HARRY Rolph-Wills is in many ways a typical little boy who adores trains and buses and anything where he is able to make a mess.

He loves going to the beach and pretending to push his mum and dad into the sea and going to school every day with his many friends.

But he is also living with a rare genetic disorder which has left him unable to walk or talk and will gradually see his condition deteriorate over time.

His mum and dad Graham, 37, and Laura, 34, had no idea they both carried a faulty gene for Batten Disease when they married and began plans to start a family.

The couple, who are speaking out about their own experience as part of the national Jeans for Genes Day which raises funds for the UK Children’s Charity Genetic Disorder UK, already had a son, Joshua, who was developing normally.

In fact, there were no causes for concern in the first few years of little Harry’s life.

Laura, from Dovercourt, says: “He was a healthy baby but when he was two he stopped progressing, he sort of stagnated really and he was starting to fall over a lot.

“I wasn’t really concerned at first and we just thought he would catch up later but then he started falling over and the occupational therapist we took him to see suggested it might be his eyesight causing him to fall.

“But even after we went to the opticians they did not pick up that anything was wrong beyond him needing glasses.

“It was only when his eyesight continued to deteriorate that we realised there was something more, and he was not developing any more with his speech.

“He was five when we got the diagnosis it was Batten’s Disease,” she adds.

Batten’s Disease means genes don’t make the proteins needed for cells to work properly and children with it live to an average of 12.

Laura and Graham hope Harry, who is now eight, may do better as he has a variant of the disease.

Laura continues: “He has good weeks and bad weeks but in the last six months he has changed considerably.

“I would say before that he was still quite healthy but he is completely different physically now.

“He cannot walk or talk, although he never was a great talker we could always understand him as he had his own kind of language, and he has to be fed through a tube.

“Mentally he has been affected because dementia is part of what happens.

“We did not notice it at first but when he started nursery and they had their own coat peg which is always in the same place, he began to forget where his was and he would have to look at every peg.

“But he was always happy, we called him Happy Harry because he was always smiling,”

Now in a wheelchair, Harry attends a special needs school near his home full time and once a month spends time at a hospice so that Laura and Graham can have a night with Joshua, 11.

“Before he was diagnosed, when we just thought he had his little quirks but would be fine, we would watch things like Children in Need and look at the children on there and tell each other how lucky we were.

“We would think ‘thank god that’s not us, he might walk a bit funny but he is okay otherwise’, and now we are one of the those families and it has changed our outlook completely,” admits Laura.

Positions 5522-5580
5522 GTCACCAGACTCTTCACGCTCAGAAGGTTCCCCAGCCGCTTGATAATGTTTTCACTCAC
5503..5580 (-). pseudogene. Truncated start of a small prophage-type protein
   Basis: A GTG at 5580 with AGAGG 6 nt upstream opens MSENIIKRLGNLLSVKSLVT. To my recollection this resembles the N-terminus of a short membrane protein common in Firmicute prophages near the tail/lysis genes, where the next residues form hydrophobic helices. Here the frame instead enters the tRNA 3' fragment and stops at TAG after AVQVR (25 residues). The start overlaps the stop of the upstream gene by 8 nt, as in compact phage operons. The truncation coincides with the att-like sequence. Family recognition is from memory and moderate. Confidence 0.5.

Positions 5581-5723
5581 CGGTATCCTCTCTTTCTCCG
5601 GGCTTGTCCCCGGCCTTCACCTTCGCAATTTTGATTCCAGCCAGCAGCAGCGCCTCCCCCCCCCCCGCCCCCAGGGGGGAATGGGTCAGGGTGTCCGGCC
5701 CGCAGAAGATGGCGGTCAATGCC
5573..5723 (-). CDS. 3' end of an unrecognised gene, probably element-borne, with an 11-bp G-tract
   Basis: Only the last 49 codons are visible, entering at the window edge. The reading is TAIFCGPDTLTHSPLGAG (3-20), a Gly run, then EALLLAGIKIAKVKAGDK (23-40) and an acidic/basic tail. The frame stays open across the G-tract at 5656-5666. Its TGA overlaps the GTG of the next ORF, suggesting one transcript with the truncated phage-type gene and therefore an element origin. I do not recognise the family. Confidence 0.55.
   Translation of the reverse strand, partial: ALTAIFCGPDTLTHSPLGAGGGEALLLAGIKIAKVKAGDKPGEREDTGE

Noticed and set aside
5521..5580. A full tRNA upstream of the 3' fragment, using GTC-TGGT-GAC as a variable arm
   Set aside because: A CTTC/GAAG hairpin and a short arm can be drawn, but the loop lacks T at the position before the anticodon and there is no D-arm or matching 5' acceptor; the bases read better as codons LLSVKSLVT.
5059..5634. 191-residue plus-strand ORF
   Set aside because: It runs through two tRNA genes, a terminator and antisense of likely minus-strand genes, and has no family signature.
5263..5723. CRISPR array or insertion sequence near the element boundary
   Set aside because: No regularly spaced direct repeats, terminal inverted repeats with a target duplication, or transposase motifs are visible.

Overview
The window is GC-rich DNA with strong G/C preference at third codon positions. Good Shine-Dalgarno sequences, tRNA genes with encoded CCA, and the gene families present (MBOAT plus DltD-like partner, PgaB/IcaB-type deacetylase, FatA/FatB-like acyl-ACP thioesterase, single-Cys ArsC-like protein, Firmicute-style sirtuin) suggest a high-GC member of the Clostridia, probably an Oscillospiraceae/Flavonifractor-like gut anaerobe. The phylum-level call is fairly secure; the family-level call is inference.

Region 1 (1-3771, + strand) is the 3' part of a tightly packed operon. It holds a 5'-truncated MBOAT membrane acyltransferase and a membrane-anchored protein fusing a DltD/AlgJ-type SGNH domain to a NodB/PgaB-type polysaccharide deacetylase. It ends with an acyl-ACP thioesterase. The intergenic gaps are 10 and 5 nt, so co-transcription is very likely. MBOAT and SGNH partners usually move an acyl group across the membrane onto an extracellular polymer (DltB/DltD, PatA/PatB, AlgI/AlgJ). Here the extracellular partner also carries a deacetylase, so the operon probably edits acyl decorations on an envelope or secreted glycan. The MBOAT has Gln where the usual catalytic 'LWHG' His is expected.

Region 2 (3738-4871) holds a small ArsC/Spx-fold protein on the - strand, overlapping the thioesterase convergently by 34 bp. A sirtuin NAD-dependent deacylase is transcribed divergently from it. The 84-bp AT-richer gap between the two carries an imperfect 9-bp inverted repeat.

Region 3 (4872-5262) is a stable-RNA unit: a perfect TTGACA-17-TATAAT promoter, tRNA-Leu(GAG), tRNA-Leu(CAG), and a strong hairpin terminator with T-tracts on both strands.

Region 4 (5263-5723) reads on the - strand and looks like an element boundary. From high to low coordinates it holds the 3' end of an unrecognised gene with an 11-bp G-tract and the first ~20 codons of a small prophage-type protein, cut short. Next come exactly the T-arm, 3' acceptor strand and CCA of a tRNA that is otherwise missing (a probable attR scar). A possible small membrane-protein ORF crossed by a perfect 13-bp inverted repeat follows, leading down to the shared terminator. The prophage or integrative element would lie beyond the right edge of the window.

Now the family live every day as it comes - doing something fun and uplifting at least once a day.

“Harry loves going to the beach, although it is sometimes hard to get his wheelchair on there, and we are lucky to live near to it.

“He likes to pretend to push us in and he finds that very funny - he has a wicked sense of humour.

“We just try to have a good time together as a family every day,” says Laura, who has given up her job to look after Harry.

She says the couple had no idea they were carriers of the gene but following tests on them and their wider family it has been found Joshua is a carrier of the faulty gene.

As he has got older Harry’s relationship with his big brother has changed, thought it remains extremely close and loving.

“Harry always looked up to Joshua and they were always playing together, although obviously they did fall out as well.

“They were both so happy when Harry started school with him and Harry was always trying to sneak into cubs with him so he could stay too.

“And now Harry needs more looking after Joshua’s role has changed slightly to looking after him a bit more and making sure he is OK.”

As well as raising funds so their home could be adapted for Harry’s needs two years ago, the family have also set up Sponsor a Sibling which seeks to offer support to those children living with brothers or sisters with terminal illnesses or conditions.

“There are lots of things like Make a Wish for the children who are poorly themselves, which are wonderful, but nothing for their siblings who are also having to deal with a lot.

“We ask for siblings to be nominated and they then put together an Amazon wishlist of gifts that the funds raised are used to pay for.

“We have reached the £6,000 mark now which means we can get registered as a charity and the aim is to raise more money to buy a caravan so that siblings and their mums and dads can go there for a free holiday or a night’s respite.”

n Jeans for Genes Day is on Friday, September 22, and everyone is invited to wear their jeans to work or school in return for a donation. Sign up for your free fundraising pack at jeansfor genesday.org